This test happens to be the 100th cricket test played between the two countries. With such a symbol, it has unleashed a whole battery of other statistical analyses of many aspects of the game and the players involved. Here are the two captains, Dhoni for India (left), ans Strauss for England (right) presenting the trophy for which each team will be playing in the series. But of course there is far more at stake than a silver-plated cup (are they still silver-plated?), however much these stange trophy objects may adorn the shelves of successful sportsmen.

At the international team level, if England win this series of 5-day tests by a margin of at least 2 games (which seems quite unlikely to me), then they will gain the honorary place of the current world number one team in five-day test match cricket (the real game to many, compared with the lesser, but more spectacular, one-day variants). India is the current world number one and South Africa is number two in these particular stakes.

On an individual level, the symbolic wieght is perhaps even more considerable, since the great Indian batsman, Sachin Tendulkar, is on 99 hundreds in test cricket. If he makes his 100th set of 100 runs in an innings, he will certainly slot yet another symbolic feather into his already well garnished cap. Tendulkar is indeed, and without contest, one of the all-time cricket greats (see my article on him on this blog):


And to add some extra spice to this particular item, Tendulkar has never yet scored 100 at Lord's, despite playing many games on this ground. 

On the sporting side, the contest is likely to be even more interesting than this purely statistical vision would show. England has possible the best bowling combination in international cricket at the moment, and India certainly has the best batting side. The games being held in England,  and therefore under the English weather conditions that tend to give the advantage many times to the bowlers, it could just about even things up. In any event it should be a good test match series. Let's hope for that and may the best team win!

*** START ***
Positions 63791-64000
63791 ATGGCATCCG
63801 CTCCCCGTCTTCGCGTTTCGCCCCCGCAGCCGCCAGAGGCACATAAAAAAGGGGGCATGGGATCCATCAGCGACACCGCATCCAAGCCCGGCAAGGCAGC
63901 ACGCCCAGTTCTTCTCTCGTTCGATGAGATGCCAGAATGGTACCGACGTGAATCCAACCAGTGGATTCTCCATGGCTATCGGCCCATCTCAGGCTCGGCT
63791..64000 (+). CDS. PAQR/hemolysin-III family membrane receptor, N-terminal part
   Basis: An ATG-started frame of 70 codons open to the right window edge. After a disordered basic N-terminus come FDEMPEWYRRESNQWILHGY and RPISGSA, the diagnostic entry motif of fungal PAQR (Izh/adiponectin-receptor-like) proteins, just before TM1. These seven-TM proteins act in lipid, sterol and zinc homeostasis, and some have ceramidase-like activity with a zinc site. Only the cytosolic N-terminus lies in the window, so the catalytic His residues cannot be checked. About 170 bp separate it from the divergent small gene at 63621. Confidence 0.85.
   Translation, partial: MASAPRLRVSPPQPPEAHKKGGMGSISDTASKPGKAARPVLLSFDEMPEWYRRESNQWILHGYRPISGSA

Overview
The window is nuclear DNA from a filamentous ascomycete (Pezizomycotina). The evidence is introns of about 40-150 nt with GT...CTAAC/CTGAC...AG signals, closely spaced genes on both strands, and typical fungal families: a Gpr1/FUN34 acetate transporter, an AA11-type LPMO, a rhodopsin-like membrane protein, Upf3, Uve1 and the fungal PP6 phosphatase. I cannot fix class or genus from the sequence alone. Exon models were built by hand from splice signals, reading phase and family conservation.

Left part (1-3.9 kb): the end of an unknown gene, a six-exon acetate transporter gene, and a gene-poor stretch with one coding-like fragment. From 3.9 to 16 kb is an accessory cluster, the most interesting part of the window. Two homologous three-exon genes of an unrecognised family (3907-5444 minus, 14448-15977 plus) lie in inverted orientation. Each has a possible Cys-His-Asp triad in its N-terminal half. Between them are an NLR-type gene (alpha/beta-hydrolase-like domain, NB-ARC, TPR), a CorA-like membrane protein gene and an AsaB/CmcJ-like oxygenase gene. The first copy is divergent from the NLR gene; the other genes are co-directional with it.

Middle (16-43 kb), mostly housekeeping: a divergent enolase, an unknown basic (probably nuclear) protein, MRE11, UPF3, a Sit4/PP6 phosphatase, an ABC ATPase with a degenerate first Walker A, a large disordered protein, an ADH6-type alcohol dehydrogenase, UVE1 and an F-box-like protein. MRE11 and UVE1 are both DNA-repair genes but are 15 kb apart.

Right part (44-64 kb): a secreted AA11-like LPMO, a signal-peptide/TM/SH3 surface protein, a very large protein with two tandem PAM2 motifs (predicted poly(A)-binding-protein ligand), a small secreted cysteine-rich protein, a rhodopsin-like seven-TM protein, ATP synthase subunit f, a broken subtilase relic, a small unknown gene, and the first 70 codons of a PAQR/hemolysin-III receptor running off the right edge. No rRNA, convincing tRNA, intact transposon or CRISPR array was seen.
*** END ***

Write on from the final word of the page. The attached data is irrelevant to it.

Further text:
17 Jul 2011

Who cares a damn about Rupert Murdoch?

Many newspapers, especially English ones, have recently been full of the "woes" of a certain Rupert Murdoch, whose horribly trashy rag, frequently and suitably known as the "News of the Screws", has just been closed by his company on account of the unspeakable and illegal practices to which its "journalists" have been resorting for years in order to extort juicy titbits from the private lives of numerous celebrities.

The man (Murdoch) is a totally unscrupulous businessman, an extreme conservative, and is apparently deprived of the slightest moral principle. Is there any good reason to wish for anything else than the rapid demise of his business? Of course not. But will it happen? Probably not, as the man has many ressources, including a lot of contacts in high places, as is currently being revealed as the News of the World scandal unravels. 

The closing of any business is necessarily a sad  and regrettable affair for those employed by that company. But can all those concerned at the News of the World look themselves in the mirror and say that they have done an honest job as a journalist (at least for those who were the journalists on this paper)? I have to doubt this, unless the so-called "right to know" principle has replaced that of any elementary respect for the individual. And it clearly has with the rightly named "gutter press" in Great Britain, and with similar newspapars in the USA or elsewhere.  And Murdoch has a lot to do with this moral degradation  and sheer vulgarity that touches public life. He is not of course the only one.